I have received several right-of-erasure requests, which likely originate from my game Imagination. The latest request, which includes the game ID, confirms it.
This game utilizes only Data Persistence for long-term storage. Data Persistence requires the player to be present in a live game server in order for such data to even be accessible to the developer. Given that the user in question no longer exists, this request is literally impossible for me to fulfill.
Roblox has access to the internals of DP, and all data stored with DP is associated with a user, so I am going to assume that they already delete the data themselves. The only explanation for the request that I can think of is that it is sent Just-In-Case™.
I propose that Roblox implements an additional check to see if a game has any information at all in its Data Stores before sending a request. Imagination was last updated in 2011, while Data Stores were implemented in 2013, so the game couldn’t possibly hold any information about erased users.
Basically, stop sending me messages for things I can do nothing about.
@Anaminus I don’t think a player needs to be present in a game for you to access the player’s data. You should be able to write a script to find the player’s data at anytime as long as his data has been saved to datastore before. Regarding the player does not exist, are you saying his account has been deleted? If so, this is mostly likely the case because our support will fulfill the request from our side by deleting the account, but we currently don’t have a way to know if and how the player data is stored in a game, so you will need to take actions to make sure any of the player’s data is permanently removed in order to be GDPR compliant. Please let me know if you have further questions.
I think @Anaminus is referring to the old data persistence system, before DataStores were around. For instance,
Isn’t it possible to send the scope of data the player is in? Doesn’t roblox send the RoE based on if the user is found in datastores in a game?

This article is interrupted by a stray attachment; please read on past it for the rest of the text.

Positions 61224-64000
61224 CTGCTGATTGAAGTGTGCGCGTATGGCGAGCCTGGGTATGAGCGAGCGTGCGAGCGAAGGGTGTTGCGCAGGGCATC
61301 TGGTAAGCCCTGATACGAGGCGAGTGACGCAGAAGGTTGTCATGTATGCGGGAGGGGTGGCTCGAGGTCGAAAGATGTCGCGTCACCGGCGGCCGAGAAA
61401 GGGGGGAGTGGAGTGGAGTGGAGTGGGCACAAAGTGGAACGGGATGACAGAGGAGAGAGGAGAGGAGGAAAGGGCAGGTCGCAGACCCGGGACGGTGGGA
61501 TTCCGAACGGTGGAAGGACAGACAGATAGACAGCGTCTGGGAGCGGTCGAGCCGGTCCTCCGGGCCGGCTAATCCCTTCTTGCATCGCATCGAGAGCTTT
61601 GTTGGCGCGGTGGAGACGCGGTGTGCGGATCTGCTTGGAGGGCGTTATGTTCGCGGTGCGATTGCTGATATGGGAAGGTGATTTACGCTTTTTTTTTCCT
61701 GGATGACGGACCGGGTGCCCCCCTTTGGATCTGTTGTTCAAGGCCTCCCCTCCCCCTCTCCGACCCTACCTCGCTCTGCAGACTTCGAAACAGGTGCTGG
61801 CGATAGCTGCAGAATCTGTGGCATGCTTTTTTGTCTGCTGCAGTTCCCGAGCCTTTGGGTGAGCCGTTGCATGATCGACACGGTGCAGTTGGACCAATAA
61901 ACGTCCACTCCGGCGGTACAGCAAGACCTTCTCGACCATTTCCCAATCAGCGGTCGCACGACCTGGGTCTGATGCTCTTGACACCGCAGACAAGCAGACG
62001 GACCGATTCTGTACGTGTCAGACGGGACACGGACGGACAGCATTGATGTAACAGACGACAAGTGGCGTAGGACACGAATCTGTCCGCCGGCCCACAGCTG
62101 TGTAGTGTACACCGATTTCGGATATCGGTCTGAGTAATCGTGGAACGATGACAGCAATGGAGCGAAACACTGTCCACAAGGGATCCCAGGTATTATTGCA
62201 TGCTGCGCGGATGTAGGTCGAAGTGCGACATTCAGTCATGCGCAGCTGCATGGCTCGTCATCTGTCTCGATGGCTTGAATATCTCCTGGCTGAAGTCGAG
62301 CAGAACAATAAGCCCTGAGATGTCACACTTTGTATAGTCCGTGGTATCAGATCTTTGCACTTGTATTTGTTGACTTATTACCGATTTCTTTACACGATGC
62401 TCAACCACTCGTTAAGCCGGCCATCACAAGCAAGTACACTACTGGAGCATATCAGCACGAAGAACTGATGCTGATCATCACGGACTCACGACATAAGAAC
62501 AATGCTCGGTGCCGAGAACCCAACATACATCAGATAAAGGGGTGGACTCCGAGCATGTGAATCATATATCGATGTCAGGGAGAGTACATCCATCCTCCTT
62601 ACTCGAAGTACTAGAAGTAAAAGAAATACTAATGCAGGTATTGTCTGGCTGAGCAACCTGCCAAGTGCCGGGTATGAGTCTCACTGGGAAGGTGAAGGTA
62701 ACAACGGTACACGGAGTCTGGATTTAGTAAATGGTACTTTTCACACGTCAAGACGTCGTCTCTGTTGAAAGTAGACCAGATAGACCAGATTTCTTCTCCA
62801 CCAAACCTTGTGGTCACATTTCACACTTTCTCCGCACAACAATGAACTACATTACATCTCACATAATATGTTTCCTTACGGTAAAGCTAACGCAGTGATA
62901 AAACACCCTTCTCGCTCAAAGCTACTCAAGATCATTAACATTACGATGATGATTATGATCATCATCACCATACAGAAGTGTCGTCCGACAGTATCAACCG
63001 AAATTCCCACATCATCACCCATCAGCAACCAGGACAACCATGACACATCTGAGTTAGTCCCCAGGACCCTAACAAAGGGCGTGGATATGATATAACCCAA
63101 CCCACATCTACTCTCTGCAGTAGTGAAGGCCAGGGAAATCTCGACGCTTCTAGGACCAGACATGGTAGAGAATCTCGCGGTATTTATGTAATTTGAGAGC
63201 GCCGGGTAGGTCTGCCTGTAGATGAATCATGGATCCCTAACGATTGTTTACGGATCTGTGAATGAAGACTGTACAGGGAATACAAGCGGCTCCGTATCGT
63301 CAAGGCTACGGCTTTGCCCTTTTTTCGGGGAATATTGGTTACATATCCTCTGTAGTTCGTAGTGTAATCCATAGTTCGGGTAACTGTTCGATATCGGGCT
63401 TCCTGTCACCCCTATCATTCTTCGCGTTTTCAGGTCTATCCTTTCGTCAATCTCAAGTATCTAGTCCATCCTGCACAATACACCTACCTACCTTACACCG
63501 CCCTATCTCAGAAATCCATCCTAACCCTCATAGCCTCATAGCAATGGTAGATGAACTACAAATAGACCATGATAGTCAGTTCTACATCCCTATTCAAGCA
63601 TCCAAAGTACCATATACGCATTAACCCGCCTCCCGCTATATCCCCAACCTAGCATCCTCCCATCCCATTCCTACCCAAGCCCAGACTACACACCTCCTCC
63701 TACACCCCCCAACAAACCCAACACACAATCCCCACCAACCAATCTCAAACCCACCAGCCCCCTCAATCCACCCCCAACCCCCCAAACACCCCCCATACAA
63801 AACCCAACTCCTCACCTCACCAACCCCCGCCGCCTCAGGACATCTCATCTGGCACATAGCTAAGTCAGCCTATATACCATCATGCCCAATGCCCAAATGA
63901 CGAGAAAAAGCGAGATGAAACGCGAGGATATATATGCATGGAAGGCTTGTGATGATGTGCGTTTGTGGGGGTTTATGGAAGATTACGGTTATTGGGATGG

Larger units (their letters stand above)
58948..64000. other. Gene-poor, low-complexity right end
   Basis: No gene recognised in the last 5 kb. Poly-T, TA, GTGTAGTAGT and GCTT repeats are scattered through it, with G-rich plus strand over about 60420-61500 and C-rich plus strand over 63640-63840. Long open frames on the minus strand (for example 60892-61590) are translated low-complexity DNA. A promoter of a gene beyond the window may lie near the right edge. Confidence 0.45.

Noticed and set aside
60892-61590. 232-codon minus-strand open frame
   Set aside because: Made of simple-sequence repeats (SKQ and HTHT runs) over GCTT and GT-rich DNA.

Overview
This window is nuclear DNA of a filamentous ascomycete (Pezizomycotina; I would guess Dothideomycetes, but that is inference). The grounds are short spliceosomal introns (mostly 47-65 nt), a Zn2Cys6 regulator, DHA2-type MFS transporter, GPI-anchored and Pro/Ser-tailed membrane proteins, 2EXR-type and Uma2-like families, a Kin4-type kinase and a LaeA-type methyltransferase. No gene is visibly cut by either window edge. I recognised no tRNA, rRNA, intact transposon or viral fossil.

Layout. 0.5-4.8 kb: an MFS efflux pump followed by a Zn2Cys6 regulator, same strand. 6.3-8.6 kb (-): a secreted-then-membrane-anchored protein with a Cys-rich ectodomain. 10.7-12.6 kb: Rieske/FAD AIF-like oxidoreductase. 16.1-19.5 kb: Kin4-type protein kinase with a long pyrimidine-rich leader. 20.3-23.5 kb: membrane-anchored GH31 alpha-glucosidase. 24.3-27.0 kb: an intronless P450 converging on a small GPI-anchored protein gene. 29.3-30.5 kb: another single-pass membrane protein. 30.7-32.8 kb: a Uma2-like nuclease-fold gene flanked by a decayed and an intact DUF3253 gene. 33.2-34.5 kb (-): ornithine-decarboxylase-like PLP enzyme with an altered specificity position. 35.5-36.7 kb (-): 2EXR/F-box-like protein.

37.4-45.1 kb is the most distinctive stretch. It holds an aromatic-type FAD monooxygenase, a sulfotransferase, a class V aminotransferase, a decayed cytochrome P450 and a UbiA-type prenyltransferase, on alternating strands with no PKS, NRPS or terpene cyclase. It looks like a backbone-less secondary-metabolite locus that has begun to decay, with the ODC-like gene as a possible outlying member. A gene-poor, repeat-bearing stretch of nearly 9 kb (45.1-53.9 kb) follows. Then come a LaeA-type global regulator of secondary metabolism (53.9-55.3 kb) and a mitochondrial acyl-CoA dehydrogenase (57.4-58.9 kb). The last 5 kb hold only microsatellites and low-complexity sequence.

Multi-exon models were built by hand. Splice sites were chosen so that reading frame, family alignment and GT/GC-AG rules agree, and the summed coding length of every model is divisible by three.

IIRC, Roblox sends an RoE based on if the player has played the game before. They have no way of knowing if the game actually stores data on the player.
Data Persistence refers to the first iteration of persistent storage, distinct from Data Stores, which is the second iteration. Your answer applies to Data Stores, but not to Data Persistence.
The Data Persistence API is implemented as several
Save methods on the Player class. Getting a Player instance associated with a particular user requires the user to be in a server playing the game. If the user never joins the game (or does not exist, for that matter), then there is no opportunity for the developer to access or delete the Data Persistence-stored data for that user.
Additionally, because Data Persistence is inherently associated with the user, the data could be deleted internally by Roblox. If this was the case, there would be no action needed by the developer, and therefore no reason to send a RoE request. On the other hand, if there is any amount of data of any kind stored in the game’s Data Store, then Roblox cannot be certain whether it contains information about the user, and therefore must send a RoE request.
My request addresses the case where a game has a user’s information stored in Data Persistence, and there is absolutely no data of any kind whatsoever stored in Data Stores. In this case, we can be certain that (assuming Roblox deletes DP data) the user no longer has any data associated with the game, and therefore no RoE request needs to be sent.